When parents are enjoying their time out away from their kids, they can sometimes lose track of time. If it's already 20 minutes later than the parents told you they'd be home, it's entirely reasonable for you to call to see how things are going and get an updated estimate on when they'll be home.
Some parents might have legitimately just forgotten when they said they'd be home, so calling might prompt them to come home right away, instead of waiting another hour or more for them to realize on their own. Or they might tell you that there's been an unexpected delay or something has come up that means they'll be later than anticipated.
Ideally, you'll have communicated with the parents in advance and they'd take the initiative and phone you in advance when they know they're going to be late. But if not, don't be afraid to give them a little nudge. It doesn't feel nice having an indeterminate amount of time to wait, so calling will at least give you some idea of when they'll be back.
If you're babysitting and parents do run late, then it's totally fair that you get compensated for your extra time. If they've booked you for a 5-hour job but actually were gone for 6 hours, then they should expect to pay you for the extra hour.
In reality, most parents will be quite apologetic when they're late and will even offer you a tip or pay you a higher overtime rate for the extra time. Most babysitters are actually pretty flexible and okay with staying late if that's the kind of accommodation they receive from parents.
The problem is when you feel like you're being taken advantage of or disrespected as a babysitter. In rare cases, some parents may just ignore the fact they're late and not offer to pay you anything extra or even apologize.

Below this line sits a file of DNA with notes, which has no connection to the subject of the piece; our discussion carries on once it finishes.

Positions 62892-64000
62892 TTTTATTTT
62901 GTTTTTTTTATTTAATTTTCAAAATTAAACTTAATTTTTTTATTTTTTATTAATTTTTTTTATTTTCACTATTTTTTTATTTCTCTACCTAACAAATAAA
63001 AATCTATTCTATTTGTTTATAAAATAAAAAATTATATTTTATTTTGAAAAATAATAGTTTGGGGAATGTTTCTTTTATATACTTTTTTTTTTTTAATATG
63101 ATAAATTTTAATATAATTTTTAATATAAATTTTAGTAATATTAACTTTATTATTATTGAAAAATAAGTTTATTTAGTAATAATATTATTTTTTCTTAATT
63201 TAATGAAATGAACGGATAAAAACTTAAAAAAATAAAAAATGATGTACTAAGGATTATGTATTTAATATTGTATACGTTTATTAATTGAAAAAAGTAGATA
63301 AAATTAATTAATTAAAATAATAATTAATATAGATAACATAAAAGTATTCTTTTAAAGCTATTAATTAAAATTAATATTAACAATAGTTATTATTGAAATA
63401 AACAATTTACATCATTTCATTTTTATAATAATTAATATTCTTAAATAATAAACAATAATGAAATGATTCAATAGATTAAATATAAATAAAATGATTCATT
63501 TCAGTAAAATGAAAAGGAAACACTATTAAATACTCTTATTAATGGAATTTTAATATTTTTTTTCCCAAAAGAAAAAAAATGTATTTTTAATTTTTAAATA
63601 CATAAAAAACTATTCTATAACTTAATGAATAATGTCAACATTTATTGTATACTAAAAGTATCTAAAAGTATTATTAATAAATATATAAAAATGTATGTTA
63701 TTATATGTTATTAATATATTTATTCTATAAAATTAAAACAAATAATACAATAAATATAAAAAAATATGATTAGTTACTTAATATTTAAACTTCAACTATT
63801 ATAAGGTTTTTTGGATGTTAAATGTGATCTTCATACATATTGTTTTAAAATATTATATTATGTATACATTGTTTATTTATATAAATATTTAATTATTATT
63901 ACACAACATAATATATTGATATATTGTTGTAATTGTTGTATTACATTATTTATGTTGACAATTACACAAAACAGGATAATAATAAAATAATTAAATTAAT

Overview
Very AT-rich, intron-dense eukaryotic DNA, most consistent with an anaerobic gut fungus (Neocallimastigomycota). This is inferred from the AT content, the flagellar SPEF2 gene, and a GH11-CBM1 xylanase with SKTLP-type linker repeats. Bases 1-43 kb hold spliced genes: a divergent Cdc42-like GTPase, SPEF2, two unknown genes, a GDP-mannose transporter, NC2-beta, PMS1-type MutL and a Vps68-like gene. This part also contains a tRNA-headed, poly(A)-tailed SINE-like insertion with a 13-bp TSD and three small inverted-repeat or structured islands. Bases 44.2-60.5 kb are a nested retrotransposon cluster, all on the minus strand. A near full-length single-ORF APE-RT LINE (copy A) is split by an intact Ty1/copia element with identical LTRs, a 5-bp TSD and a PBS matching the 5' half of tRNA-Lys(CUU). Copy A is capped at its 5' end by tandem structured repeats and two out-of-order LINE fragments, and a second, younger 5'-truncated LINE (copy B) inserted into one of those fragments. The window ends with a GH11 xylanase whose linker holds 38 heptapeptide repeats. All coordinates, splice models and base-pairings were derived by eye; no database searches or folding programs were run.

Depending on your age, experience, and other factors, you might act differently when a family is mistreating you and not valuing your time.
If you feel confident enough, you can call the parents out on it and ask to be compensated for the extra time you've worked.
But if you don't feel safe confronting parents about them being late, that's understandable too. In that case, I'd recommend just accepting the lost pay and refusing to take on babysitting jobs for that family again. Sometimes it's not worth starting a big fight over $15, so you'll have to read the situation and decide what's best for you.
Sometimes, parents coming home too early can be just as annoying as when they get home late. You might have turned down other jobs for that night. So if they said they'd be gone for five hours and come home after two, it can really feel like they've wasted your time and potential earnings.
Parents should be paying you for the amount of time they originally booked you, even if they come home earlier than that. To avoid running into issues, you can let parents know when they book you that you've got a 4 hour minimum for babysitting jobs. That way they have to pay you for your time, even if they're home early or cancel at the last minute. Your time is valuable, and you don't deserve to lose your earnings for the night just because their plans changed without warning.
Here are some other questions that you should be discussing with parents before you even start babysitting for them! What Should Babysitters Ask Parents? (20 Important Questions)
Sometimes unexpected situations arise that cause parents to get home late when you're babysitting. If it only happens once and a while, it's probably not a big deal, especially if the parents are apologetic and pay you for your extra time.
Feel free to call and get an updated time of when the parents plan to get home if they're more than 15 or 20 minutes late, especially if being late is out of character for them.
Communicate your needs in advance to avoid running into problems. If you let parents know that you can't be flexible on a particular night because you have something important to do after you're done working, the majority of people will be understanding and work with you on that.
But if one set of parents you babysit for is continuously running late whenever you work for them and they don't seem to value your time, it might be time to drop them and find another family to work for.
Written & Illustrated by:
Kidsit Founder, Editor, Illustrator, and father of three beautiful kids in Sydney, Australia.
Published: 25 September 2019